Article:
According to Forbes, teenagers in the US spend an average of 9 hours/day in front of a screen. According to my high school friends, the one app that most captivates their attention is Snapchat.
While there are plenty of dangerous aspects of using Snapchat, there are also some helpful ways to use it in your Young Life club. I asked Steven Ball, a YL leader in Missouri (and the genius who invented the famous 'Just DoIt' Shia Lebeouf camp promo videos) if he would share how they use Snapchat in his club.
Using Snapchat in Young Life by Steven Ball
What We Post
- Club: pictures and videos from Club each week—winners of games, short videos from the skits, a fun crowd shot of everyone with their arms around each other singing their hearts out. This allows kids to go home afterwards, watch your Snapchat story, and remember the fun times they had at club. Or, if some kids didn’t show up, they can see how fun club was and thus make them wish they were there.
- Contact work: When we go to school or a sporting event, we post pictures/videos of the opening kickoff, great shots, the crowd cheering, the band playing the school fight song, the cheerleaders cheering, dance team dancing, or anything else that might be going on. This allows kids to know that we are there even if they don’t see us. It also lets the players know we were cheering for them, even if we don't get to talk to them after the game.
- Announcements: For club and events (time, location, due dates for fundraisers, etc.) and various behind the scenes moments. For us, a lot of this happens in the time right before club when we are preparing; us joking around, practicing the music, or (most recently) taking a pizza box and sledding down a hill.
A warning to anyone who plans on using Snapchat for Young Life is that it is very easy to be absorbed in what you are trying to get on camera rather than what is actually going on around you. Use it in moderation. I have fallen victim to this, missing opportunities to talk to kids while I’m trying to get the perfect shot of something. This should never be a distraction from your primary role as a Young Life leader, only a fun way to post a few quick things for all to see. One way that I have used it to my advantage is by giving my phone to one of my kids and asking him to go run through a crowd and get a video of everyone cheering. This was a great way to put a little trust in him and start a conversation.
Also, don’t be a Snap-hog. Let other leaders (a balance of guys and gals) use it. They may be able to get other things that might be awkward for you to get. Or if you can’t make it to something, someone else should be able to use it.
Snapchat allows you to post publicly to everyone that has added you. However, it also allows you to have one on one conversations with any of those friends. It is best to avoid sending any snaps to kids personally. However, I have had a lot of kids that will message me or snap me on Snapchat asking questions about club or camp, which I will reply to. This has been a great tool of ours this past year, but you must be careful how you use it. You should obviously never post something that a kid would not want everyone to see, so it is best to ask permission from the kids before posting pictures or videos of them.
Setting up your YL Snapchat account
Setting up the account is pretty self-explanatory once you download the app. You’ll need an email address, a password, and a username (ours is the name of the high school we leader at—BlairOaksYL). You can change all of these at any time in the settings. You may need to do this if the previous owner of the account is no longer a leader and the account has fallen to a new leader.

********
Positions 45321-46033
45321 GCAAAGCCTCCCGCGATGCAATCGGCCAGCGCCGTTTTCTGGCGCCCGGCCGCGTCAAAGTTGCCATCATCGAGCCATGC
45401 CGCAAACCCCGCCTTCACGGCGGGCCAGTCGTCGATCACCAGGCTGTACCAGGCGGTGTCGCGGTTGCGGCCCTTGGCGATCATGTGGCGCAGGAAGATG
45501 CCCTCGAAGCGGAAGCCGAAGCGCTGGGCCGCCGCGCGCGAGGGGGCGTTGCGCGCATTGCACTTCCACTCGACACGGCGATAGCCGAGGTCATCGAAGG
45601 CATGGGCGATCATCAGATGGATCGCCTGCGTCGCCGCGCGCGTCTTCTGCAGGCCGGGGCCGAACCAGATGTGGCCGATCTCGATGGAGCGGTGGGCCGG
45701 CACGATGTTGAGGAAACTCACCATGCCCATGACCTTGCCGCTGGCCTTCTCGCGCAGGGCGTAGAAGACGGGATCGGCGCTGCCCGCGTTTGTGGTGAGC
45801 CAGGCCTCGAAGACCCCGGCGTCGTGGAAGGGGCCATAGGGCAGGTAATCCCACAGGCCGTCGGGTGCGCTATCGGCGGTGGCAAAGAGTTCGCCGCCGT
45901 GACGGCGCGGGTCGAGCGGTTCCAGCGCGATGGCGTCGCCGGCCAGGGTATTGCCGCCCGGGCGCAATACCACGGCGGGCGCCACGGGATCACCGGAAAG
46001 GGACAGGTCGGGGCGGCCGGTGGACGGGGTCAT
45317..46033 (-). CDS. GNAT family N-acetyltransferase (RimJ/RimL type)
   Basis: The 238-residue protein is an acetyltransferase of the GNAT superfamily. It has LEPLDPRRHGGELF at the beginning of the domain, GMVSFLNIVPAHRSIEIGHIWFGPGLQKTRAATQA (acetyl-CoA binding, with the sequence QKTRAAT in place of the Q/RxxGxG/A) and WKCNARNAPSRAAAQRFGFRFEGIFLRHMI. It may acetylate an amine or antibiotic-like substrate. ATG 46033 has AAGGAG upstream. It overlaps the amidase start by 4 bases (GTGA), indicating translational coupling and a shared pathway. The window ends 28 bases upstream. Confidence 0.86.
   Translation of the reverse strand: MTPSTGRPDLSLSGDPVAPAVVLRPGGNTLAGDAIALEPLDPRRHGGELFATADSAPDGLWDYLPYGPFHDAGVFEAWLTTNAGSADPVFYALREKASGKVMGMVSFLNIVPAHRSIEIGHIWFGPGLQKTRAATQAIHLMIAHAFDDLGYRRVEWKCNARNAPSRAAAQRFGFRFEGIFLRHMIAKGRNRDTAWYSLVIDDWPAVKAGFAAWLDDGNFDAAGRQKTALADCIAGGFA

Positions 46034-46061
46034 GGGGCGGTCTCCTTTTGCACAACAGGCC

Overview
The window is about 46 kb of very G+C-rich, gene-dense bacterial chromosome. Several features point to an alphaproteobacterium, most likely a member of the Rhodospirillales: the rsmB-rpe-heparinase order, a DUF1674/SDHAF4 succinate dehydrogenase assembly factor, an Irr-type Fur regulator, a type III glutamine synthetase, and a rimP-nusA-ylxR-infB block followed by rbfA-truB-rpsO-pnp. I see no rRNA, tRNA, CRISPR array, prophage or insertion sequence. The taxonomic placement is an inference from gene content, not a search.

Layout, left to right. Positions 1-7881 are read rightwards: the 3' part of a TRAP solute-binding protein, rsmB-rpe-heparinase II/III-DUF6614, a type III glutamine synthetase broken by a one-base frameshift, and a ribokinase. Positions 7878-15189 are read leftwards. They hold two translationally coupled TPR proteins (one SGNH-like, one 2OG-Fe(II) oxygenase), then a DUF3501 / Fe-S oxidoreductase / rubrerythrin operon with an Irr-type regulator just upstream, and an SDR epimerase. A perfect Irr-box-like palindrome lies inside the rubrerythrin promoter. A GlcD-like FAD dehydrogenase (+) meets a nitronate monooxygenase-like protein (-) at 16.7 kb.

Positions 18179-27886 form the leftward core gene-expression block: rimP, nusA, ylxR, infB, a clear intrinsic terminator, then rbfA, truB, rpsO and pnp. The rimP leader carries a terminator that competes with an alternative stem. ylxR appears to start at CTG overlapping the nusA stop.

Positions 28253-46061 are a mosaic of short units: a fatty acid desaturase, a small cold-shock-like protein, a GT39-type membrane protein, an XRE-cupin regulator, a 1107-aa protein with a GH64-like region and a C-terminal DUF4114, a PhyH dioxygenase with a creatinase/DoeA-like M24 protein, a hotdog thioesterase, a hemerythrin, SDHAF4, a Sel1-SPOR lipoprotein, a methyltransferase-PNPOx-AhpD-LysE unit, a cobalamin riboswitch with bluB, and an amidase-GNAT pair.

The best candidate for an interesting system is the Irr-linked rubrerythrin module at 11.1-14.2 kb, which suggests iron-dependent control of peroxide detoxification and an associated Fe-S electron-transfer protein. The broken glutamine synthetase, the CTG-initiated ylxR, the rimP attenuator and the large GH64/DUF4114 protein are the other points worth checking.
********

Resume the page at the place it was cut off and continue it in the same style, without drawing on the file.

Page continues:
Whatever you do, DO NOT attach your phone number to this account. I learned this the hard way. When you do this, it will import your contacts so that you can add friends by your phone number. This sounds great, but what you don’t realize is that when you start adding kids, it will appear as your name, not the name of your Young Life team. It is best to leave no phone number attached to the account. If you do end up attaching the number, you can always go back and take it off in the settings. If your number is attached to your personal account and you add it to the Young Life account, it will remove the number from your personal account. All you have to do is re-attach it to your personal account.
Switching between your personal account and the Young Life account can be a pain. There is no way to log on to both right now like Instagram and Twitter. If you allow access to multiple leaders, just know that you will be signed out of the account when another leader signs on.
Getting your first Snapchat friends can be a great conversation starter in and of itself. “Hey, we just created a Young Life Snapchat! Can I add you?”
Snapchat makes it very easy to add friends, providing many options. One of the best ways is the snap code, shown below. Basically, each account has its own personalized QR code. All your kids have to do to add you is to point their Snapchat camera at your Snap code (accessed by pulling down on your Snapchat camera) and then tap on the image of the code on their screen.
One of my little tricks was to take a screenshot of our code and insert the picture onto our PowerPoint slides for our announcements during club. All the kids had to do was pull out their phones and take a picture of the code on the wall on their Snapchat accounts. There are other ways to add friends, such as typing in the username of the account. You can just tweet your new name and people can search you to add you.
Hope this helps you connect with your high school friends!
I know Snapchat is controversial, and often used in ways that are harmful. While I don't personally use it, I do think it can be used for good in the way Steven has outlined above. If you have additional thoughts on using social media in your club, email us here.